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Showing posts from February, 2016

Spiritual Innovation

I ran across a reference to a new book recently, which I plan to read when I can get a copy.  The book is Transformational Leadership: Conversations with the Leadership Conference of Women Religious, edited by Annmarie Sanders.  Two things make this a likely book for me to pick up and read.  The first thing is my own interest in leadership issues.  I have written a book on leadership.  And I think I have been trying to be a good leader for a long time now and in many different contexts.  I have had official leadership roles, like Dean, and I have been in informal leader with no title in many other instances.  So I am always interested in a fresh look at leadership---what it is and how it happens.

The second reason I am interested in taking a look at this book is because of the respect I have for the Leadership Conference of Women Religious.  This is a group of leaders from various American congregations of mostly nuns.  This group is often unfairly portrayed as liberal.  Of course the…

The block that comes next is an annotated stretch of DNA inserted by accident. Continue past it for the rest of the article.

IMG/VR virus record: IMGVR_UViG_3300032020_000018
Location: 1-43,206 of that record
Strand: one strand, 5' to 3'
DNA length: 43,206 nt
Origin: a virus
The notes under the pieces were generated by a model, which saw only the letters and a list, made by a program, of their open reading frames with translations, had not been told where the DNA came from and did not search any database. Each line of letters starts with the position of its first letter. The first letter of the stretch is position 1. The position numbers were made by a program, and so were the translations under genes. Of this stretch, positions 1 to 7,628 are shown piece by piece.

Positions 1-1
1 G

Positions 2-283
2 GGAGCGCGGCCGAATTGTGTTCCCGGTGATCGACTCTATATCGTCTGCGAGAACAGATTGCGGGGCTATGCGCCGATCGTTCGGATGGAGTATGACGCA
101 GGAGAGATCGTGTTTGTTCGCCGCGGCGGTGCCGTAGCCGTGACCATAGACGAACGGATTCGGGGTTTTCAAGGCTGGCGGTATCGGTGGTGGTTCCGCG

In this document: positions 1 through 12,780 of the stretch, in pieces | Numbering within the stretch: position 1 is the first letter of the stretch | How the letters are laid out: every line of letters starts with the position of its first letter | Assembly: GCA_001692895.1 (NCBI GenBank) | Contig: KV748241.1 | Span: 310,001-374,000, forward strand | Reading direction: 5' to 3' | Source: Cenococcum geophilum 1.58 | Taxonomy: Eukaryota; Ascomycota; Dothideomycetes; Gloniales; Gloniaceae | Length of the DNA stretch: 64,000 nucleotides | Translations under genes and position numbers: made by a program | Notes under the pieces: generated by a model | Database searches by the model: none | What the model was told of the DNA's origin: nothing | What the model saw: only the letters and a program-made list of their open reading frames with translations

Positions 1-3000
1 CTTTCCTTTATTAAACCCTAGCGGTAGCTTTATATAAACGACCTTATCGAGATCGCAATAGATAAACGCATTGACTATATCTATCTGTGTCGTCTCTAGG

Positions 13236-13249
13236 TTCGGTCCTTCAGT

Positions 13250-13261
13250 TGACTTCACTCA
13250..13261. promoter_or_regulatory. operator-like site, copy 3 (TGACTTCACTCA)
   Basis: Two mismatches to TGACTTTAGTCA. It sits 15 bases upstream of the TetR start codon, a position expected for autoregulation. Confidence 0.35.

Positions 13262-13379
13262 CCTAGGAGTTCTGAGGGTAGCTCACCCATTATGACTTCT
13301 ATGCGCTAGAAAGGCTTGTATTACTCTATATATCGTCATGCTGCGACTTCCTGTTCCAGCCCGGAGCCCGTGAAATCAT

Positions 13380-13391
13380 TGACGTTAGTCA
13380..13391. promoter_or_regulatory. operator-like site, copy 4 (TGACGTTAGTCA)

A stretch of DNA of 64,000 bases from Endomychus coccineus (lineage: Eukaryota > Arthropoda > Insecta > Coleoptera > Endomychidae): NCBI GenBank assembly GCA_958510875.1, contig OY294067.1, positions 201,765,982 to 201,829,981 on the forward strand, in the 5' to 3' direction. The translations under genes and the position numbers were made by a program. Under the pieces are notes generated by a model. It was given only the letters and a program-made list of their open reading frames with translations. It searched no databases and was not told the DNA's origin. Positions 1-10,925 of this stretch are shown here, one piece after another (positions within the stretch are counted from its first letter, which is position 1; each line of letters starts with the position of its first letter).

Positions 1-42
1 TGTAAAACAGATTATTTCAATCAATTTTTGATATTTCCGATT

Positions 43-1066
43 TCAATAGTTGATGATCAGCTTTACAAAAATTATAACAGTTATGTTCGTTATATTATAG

Prayer as Exposure

In my spiritual journey I have learned many things, as would be expected.Indeed, it would be sad if we were to be on a journey for a period of time and learn nothing.That sounds more like stagnation than a journey.One important thing I have learned is to balance working with the new---staying connected to the relevant things happening in our world---with the traditional---things like spiritual disciplines to keep me grounded.
A good bit of what I read comes from the spirituality in my contemporary world.I do not fall for the illusion that anything new has to be better than the older ways of being spiritual.But I am not so na├»ve as to think that most of whatever is new will have no staying power in our world.For example, there is so much research coming out of our scientific community, we would be idiotic to ignore that.Neuroscientists are discovering so much about how our brains work, how humans develop and how they learn, it would be silly to ignore or denigrate this. I am not a reli…